A control circuit is commonly referred to as a “loop.” A control loop may be classified as either “open” or “closed” depending upon whether the control adjustments are manual settings (open loop) or automatically determined by some type of feedback controller (closed-loop).
In an open-loop control system, an operator makes a manual adjustment to a device (valve) which controls the flow of a manipulated variable (steam) to attempt to achieve some set-point (desired temperature) value of a controlled variable (hot water). However, this adjustment is only valid for the conditions under which the operator made the adjustment. Any disturbance such as a change in inlet water temperature, steam temperature, heat loss to the surroundings, or throughput will cause the outlet temperature to change.
If appropriate measuring and controlling elements are added to the system, the loop is closed by the inclusion of an automatic feedback controller. The controller detects any difference between the set-point and measurement signals (error signal) and produces an output signal to drive the valve in the proper direction to adjust the heat input to cause the measurement to reach the set-point value.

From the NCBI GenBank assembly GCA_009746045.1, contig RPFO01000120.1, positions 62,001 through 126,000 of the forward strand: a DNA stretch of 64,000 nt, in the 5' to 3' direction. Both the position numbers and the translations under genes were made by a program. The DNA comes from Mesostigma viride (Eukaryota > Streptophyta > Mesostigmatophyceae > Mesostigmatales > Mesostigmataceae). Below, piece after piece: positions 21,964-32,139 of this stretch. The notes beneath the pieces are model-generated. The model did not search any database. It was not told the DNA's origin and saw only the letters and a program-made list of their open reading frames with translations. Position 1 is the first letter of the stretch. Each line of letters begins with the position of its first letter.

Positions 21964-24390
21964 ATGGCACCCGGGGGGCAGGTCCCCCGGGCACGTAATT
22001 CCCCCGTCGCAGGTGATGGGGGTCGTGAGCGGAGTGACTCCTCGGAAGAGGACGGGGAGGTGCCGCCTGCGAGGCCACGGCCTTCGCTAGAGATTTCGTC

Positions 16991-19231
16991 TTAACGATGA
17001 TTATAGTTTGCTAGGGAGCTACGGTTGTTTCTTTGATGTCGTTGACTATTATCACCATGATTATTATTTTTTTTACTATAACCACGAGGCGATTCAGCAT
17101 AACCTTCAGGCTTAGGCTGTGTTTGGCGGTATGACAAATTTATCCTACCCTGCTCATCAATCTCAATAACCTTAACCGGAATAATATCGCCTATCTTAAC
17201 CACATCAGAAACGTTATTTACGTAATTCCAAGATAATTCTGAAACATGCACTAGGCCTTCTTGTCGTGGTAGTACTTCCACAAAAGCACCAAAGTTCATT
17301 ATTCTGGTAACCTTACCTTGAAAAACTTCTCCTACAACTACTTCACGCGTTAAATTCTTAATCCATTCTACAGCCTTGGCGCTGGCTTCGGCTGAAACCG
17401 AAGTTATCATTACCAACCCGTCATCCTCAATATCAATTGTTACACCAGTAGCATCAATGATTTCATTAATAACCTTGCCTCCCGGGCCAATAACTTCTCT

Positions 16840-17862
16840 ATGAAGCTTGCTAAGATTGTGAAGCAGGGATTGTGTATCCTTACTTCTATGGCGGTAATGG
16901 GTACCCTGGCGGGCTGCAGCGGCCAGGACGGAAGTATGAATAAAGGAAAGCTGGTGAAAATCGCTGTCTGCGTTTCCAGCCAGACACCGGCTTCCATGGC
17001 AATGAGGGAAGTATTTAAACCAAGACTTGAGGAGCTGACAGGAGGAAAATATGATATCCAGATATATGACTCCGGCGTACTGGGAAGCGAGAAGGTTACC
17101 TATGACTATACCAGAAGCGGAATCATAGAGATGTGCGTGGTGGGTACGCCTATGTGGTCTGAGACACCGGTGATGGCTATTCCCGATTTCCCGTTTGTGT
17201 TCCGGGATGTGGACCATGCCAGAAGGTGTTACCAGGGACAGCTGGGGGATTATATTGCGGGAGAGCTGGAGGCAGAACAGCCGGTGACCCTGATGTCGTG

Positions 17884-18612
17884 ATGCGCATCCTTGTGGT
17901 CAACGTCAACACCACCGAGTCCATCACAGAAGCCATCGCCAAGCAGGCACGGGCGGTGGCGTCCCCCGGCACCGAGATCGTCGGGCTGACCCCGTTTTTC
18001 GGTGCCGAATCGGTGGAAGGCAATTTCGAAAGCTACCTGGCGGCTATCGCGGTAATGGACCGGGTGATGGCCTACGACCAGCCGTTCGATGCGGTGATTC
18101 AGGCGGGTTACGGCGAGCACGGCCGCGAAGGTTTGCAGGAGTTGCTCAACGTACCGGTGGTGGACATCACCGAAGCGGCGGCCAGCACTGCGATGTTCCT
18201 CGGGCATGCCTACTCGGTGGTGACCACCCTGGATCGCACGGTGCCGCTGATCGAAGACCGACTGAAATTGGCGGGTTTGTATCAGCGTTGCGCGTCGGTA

The basic components of a feedback control loop are shown in block diagram form in the figure. The “comparator” actually represents the entire controller and any associated signal converters. The “control element” is the valve, the “feedback element” is the transmitter, and the “process” is the mixing of the steam and cold water inside the water heater.
Feed forward control (often called “Predictive Control”) is actually a form of open-loop control. An input variable (cold water temperature) is monitored and the manipulated variable (steam flow) is adjusted accordingly to compensate for changes in the input variable. Feedforward control is almost always used in conjunction with feedback control to overcome the effects of some expected disturbance.
1-ENGINEERING DATA BOOK by Gas Processors Suppliers Association
2-Process Technology - Equipment and Systems by Charles E. Thomas